The Death and Birth of a Cannibal Fork

Sometimes my firewood delivery includes some wood that I prefer not to burn.  A few months ago the last load included some spalted something: I’m really not sure what tree this was from, it’s so spectacularly eaten.  Here’s a bit of a slightly less munched log:

A piece of spalted wood

I ought to burn it if only to reduce the number of grubs and beetles that might still be lurking in it, waiting to make their way to better-quality material in reserve for carving. Or my workshop roof.

These logs were on the way out.  Full of big holes eaten away by burrowing creatures, patches of soft fibrous white rot, and crumbly brown rot.  But spalting can be beautiful, making swirling lines and patterns, and contrasting colours.  The interleaving, revealing, maze of vacant tunnels lead into and out of the wood, little squints into its heart.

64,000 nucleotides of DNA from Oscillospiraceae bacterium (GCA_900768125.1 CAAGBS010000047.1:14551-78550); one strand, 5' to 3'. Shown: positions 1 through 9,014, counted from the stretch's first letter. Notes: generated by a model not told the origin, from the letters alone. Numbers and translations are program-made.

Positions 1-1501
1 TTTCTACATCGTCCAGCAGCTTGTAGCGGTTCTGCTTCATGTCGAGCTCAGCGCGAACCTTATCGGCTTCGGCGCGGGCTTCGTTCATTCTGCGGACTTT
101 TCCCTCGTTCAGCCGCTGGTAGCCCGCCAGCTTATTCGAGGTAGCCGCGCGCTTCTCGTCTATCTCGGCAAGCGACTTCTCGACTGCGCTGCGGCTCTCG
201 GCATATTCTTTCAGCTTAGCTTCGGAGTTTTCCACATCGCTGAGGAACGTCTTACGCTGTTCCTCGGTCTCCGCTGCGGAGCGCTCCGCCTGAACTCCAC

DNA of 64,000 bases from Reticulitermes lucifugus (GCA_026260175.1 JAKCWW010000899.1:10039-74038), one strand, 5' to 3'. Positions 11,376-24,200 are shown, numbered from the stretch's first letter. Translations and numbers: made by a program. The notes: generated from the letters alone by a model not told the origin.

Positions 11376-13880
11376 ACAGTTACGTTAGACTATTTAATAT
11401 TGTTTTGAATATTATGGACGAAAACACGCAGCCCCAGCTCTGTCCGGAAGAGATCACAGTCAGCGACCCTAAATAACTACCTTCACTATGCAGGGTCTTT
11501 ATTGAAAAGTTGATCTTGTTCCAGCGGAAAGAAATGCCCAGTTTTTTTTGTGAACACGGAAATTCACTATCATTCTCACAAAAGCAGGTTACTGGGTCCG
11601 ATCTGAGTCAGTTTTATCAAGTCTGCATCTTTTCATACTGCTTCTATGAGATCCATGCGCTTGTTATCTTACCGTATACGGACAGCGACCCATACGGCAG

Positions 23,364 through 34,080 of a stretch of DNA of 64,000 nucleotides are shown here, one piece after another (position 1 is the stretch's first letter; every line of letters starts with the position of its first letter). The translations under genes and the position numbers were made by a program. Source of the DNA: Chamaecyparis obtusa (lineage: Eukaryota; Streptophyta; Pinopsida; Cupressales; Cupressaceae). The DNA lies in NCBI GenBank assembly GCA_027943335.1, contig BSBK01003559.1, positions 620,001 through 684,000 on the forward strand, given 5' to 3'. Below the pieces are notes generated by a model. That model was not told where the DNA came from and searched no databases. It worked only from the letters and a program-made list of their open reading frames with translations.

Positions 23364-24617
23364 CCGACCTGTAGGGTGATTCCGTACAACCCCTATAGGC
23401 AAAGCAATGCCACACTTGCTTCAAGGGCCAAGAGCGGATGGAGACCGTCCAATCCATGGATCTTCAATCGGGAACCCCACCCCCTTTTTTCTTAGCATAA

Some of this dying wood would be just right for an elderly, crotchety, worn out cannibal fork that’s come to the end of its life almost before it’s started.  It’s a poor old thing.

 

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